Owner satisfaction with use of videoconferencing for recheck examinations following routine surgical sterilization in dogs

Greg T. Bishop Coastal Animal Hospital, 434 N Coast Hwy 101, Encinitas, CA 92024.

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Brian A. Evans Coastal Animal Hospital, 434 N Coast Hwy 101, Encinitas, CA 92024.

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Krystal L. Kyle Coastal Animal Hospital, 434 N Coast Hwy 101, Encinitas, CA 92024.

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Lori R. Kogan Department of Clinical Sciences, College of Veterinary Medicine and Biomedical Sciences, Colorado State University, Fort Collins, CO 80523.

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Abstract

OBJECTIVE To evaluate owner satisfaction with a home-based, synchronous videoconferencing telemedicine application as an alternative to in-clinic appointments for conducting recheck examinations after surgical sterilization in dogs.

DESIGN Randomized controlled clinical trial.

ANIMALS 30 client-owned dogs undergoing elective surgical sterilization and postsurgical recheck examination between September 27, 2017, and February 23, 2018.

PROCEDURES Dogs were randomly assigned to have their recheck examinations performed remotely (the telemedicine group) or at the veterinary clinic (the control group). After the recheck examination, owners completed a survey regarding their satisfaction with the recheck examination and their dogs' behavior during it. Information regarding the surgery and recheck examination was obtained from the electronic medical record. Mann-Whitney U tests were used to compare results between the telemedicine and control groups.

RESULTS Owners were equally satisfied with recheck examinations performed by videoconference and in-clinic appointments. Owners of dogs in the telemedicine group indicated that their dogs were less afraid during the virtual appointment, compared with what was typical for them during in-clinic appointments, but the difference was not statistically significant. Most owners who completed a postsurgical recheck examination by videoconferencing preferred this method for similar appointments in the future.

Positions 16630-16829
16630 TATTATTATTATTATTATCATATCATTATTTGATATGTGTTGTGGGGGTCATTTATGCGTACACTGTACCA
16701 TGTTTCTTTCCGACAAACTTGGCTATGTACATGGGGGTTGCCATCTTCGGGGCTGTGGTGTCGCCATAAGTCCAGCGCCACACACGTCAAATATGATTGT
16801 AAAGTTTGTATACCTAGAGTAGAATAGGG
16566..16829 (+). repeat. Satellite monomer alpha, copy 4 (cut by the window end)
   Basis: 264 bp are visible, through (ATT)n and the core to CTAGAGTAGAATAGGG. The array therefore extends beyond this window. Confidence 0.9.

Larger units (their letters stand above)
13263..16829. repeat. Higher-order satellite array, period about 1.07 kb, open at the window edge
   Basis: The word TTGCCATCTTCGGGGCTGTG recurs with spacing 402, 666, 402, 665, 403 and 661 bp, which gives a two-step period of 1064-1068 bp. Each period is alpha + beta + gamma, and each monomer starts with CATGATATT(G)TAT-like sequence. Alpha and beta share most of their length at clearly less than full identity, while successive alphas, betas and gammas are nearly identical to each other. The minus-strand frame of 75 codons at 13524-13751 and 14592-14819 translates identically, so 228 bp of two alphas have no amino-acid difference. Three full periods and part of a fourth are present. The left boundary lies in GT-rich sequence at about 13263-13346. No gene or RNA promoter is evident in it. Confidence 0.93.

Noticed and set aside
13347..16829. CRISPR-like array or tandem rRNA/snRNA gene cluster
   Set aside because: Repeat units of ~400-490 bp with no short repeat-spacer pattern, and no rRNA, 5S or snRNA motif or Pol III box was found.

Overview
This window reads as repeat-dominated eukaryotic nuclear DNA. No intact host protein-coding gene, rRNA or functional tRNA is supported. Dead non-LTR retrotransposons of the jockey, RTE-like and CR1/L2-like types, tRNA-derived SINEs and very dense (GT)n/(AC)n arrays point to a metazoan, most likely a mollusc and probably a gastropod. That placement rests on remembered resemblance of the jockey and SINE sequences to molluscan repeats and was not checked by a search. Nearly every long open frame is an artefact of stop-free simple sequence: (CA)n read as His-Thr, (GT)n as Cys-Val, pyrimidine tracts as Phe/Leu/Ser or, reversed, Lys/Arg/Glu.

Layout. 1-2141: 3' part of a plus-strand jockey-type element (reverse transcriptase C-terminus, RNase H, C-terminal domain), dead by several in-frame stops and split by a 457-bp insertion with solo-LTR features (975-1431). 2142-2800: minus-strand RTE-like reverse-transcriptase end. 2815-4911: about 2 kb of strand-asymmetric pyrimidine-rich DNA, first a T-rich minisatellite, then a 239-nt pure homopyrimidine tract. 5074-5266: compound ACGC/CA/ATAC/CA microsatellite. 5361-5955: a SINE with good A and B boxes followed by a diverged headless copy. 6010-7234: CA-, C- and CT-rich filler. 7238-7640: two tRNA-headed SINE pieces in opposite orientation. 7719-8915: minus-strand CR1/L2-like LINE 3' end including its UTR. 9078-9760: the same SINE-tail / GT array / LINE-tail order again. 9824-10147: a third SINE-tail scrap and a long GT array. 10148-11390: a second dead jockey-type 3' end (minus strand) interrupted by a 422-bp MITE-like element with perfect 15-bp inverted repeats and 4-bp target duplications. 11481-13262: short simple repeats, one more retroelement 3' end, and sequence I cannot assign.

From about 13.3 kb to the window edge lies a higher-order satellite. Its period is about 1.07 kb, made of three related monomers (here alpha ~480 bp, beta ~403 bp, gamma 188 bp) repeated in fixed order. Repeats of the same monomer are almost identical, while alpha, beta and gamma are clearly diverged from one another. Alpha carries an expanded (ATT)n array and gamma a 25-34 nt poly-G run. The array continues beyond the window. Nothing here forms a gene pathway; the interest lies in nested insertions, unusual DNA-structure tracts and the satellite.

CONCLUSIONS AND CLINICAL RELEVANCE Results suggested that owners were satisfied with videoconferencing as a means of conducting a postsurgical recheck examination. Further research is needed to assess videoconferencing's ability to reduce signs of fear in dogs during veterinary examinations, its economic feasibility, and the willingness of veterinarians and animal owners to adopt the technology.

Abstract

OBJECTIVE To evaluate owner satisfaction with a home-based, synchronous videoconferencing telemedicine application as an alternative to in-clinic appointments for conducting recheck examinations after surgical sterilization in dogs.

DESIGN Randomized controlled clinical trial.

ANIMALS 30 client-owned dogs undergoing elective surgical sterilization and postsurgical recheck examination between September 27, 2017, and February 23, 2018.

PROCEDURES Dogs were randomly assigned to have their recheck examinations performed remotely (the telemedicine group) or at the veterinary clinic (the control group). After the recheck examination, owners completed a survey regarding their satisfaction with the recheck examination and their dogs' behavior during it. Information regarding the surgery and recheck examination was obtained from the electronic medical record. Mann-Whitney U tests were used to compare results between the telemedicine and control groups.

RESULTS Owners were equally satisfied with recheck examinations performed by videoconference and in-clinic appointments. Owners of dogs in the telemedicine group indicated that their dogs were less afraid during the virtual appointment, compared with what was typical for them during in-clinic appointments, but the difference was not statistically significant. Most owners who completed a postsurgical recheck examination by videoconferencing preferred this method for similar appointments in the future.

CONCLUSIONS AND CLINICAL RELEVANCE Results suggested that owners were satisfied with videoconferencing as a means of conducting a postsurgical recheck examination. Further research is needed to assess videoconferencing's ability to reduce signs of fear in dogs during veterinary examinations, its economic feasibility, and the willingness of veterinarians and animal owners to adopt the technology.

Supplementary Materials

    • Supplementary Appendix S1 (PDF 154 kb)
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